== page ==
The Vice-President, Dr Mahamudu Bawumia, has inaugurated a command centre and an electronic sealing and cargo tracking system for the National Petroleum Authority (NPA).
The system has been deployed to improve standards and controls in the distribution of petroleum products in the country.
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Dr Bawumia called on the NPA to collaborate with the relevant state agencies to attract the necessary private investment and appropriate technology into the sector.
He said the government placed high priority on the development of all sources of energy to ensure the availability of cheaper but quality energy for all Ghanaians.
The Vice-President commended the NPA and its stakeholder agencies for their efforts at improving operational standards and efficiency in the petroleum downstream industry, adding that energy was critical to the survival of mankind and, therefore, its sustainability had become a very important and burning issue around the globe.
The petroleum downstream sector, according to him, was a critical component in meeting the energy requirements of the country, since an efficient and effective petroleum products distribution system was important and essential to the economic growth of the country.
In view of that, Dr Bawumia said, the government was committed to improving the movement of petroleum products within the country by developing other modes of transport, such as rail, water and pipeline, to enhance the effectiveness and efficiency of petroleum products distribution.
He lauded the NPA for adopting a technological approach in its efforts at improving standards and efficiency in the industry and gave an assurance that the government was putting measures in place to ensure that the Bulk Oil Storage and Transportation (BOST) Company Limited was adequately resourced to lead the transformation of the petroleum product distribution system.
The Vice-President expressed concern over the illicit activities in the petroleum downstream industry, mostly in the form of illegal bunkering, smuggling of petroleum products and dumping of products meant for export on the local market.
Those activities, he indicated, constituted an emerging threat which impacted negatively on Ghana’s maritime security, as well as its efforts at mobilising tax revenue from the sale of petroleum products.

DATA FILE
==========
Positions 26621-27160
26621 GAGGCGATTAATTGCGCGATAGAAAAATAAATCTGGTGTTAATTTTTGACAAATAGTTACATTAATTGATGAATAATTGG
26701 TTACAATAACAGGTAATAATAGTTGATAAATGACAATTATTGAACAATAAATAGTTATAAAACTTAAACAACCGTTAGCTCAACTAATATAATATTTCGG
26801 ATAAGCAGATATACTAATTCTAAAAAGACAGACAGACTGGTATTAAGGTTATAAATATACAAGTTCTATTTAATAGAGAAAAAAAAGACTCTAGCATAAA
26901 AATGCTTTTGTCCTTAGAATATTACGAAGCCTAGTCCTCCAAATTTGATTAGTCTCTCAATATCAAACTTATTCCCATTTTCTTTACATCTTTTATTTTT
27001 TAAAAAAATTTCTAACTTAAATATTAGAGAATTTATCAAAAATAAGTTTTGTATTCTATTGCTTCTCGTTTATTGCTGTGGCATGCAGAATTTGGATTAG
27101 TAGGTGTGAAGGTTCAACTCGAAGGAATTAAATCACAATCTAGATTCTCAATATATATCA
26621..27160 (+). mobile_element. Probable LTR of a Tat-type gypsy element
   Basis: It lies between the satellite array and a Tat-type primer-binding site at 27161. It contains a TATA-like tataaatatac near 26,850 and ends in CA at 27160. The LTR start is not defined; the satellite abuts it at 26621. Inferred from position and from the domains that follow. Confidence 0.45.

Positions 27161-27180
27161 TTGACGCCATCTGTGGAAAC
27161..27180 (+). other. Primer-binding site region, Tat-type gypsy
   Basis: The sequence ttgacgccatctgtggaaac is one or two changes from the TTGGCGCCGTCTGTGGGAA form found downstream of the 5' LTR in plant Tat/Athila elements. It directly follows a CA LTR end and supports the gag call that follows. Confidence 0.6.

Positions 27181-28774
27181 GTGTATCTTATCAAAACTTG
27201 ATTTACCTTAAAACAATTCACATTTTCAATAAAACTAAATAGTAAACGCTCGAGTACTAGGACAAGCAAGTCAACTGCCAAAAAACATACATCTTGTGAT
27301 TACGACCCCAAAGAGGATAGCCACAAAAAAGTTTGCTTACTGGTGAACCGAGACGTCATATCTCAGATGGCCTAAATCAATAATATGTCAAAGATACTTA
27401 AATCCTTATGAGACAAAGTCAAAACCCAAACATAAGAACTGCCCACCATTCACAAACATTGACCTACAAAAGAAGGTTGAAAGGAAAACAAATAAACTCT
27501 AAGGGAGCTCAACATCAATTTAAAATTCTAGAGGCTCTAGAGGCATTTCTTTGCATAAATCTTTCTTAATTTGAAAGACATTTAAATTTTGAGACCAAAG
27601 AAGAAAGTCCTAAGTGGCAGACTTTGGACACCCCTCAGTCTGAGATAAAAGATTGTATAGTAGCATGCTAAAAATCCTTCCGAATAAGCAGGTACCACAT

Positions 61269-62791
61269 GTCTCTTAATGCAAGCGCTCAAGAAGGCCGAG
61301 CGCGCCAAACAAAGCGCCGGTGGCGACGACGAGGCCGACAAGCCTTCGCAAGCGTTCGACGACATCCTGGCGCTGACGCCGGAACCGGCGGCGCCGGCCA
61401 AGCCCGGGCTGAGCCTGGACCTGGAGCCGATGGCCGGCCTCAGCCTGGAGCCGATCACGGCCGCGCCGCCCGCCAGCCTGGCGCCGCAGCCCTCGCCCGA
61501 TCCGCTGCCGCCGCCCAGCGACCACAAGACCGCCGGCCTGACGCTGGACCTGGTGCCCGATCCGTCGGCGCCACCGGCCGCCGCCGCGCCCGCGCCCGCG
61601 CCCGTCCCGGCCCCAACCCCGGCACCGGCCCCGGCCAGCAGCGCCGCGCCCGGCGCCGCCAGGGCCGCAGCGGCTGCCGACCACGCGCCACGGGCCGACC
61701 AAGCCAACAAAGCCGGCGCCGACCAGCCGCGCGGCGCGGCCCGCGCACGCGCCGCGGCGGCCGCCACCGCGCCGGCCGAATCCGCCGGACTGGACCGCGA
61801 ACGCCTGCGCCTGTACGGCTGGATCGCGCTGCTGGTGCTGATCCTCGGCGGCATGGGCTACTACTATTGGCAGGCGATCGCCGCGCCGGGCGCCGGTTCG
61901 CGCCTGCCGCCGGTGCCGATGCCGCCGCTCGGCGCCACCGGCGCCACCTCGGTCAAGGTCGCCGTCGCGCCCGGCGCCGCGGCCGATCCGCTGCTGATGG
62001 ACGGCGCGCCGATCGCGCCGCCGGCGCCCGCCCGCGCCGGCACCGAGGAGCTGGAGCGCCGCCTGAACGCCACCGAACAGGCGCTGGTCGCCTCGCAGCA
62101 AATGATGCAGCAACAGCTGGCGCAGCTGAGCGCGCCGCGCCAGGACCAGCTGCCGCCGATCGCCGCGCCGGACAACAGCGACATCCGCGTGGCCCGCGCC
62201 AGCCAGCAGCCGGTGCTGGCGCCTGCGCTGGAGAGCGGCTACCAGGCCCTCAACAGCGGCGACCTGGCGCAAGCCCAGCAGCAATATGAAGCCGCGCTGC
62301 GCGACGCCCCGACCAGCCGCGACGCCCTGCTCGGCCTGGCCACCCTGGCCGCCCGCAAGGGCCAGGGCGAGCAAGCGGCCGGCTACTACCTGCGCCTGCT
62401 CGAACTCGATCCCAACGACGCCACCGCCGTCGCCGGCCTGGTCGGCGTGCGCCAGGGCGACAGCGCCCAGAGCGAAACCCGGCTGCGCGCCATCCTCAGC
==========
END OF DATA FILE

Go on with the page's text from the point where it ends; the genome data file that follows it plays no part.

In a speech read on his behalf, the Minister of Energy, Mr John-Peter Amewu, stressed the commitment of the government to ensure the regular supply of petroleum products to all parts of the country through a cost-effective and an efficient distribution system.
He indicated, however, that the current practice of transporting about 98 per cent of petroleum products used in the country by road was not the best.
“As a country, we have limited capacity in the transportation of petroleum products on the Volta Lake to the northern part of the country and our capacity in pipeline transportation is also next to nothing.
“Currently, we also have no capacity in transporting petroleum products by rail,” Mr Amewu indicated, and called for the development of other modes of transport.
The Chief Executive Officer of the NPA, Mr Alhassan Tampuli, said due to the absence of an effective tracking system, transport service providers exploited the lack of capacity of the NPA to independently confirm the delivery of petroleum products to retail outlets, thereby subjecting the Petroleum Fund to abuse by presenting false claims for costs incurred for the transportation of petroleum products.
To address the challenge, he said, the NPA opted for a technological approach that would enable it to have visibility on the movement of bulk road vehicles and the locations where petroleum products were loaded, hence the introduction of the tracking system.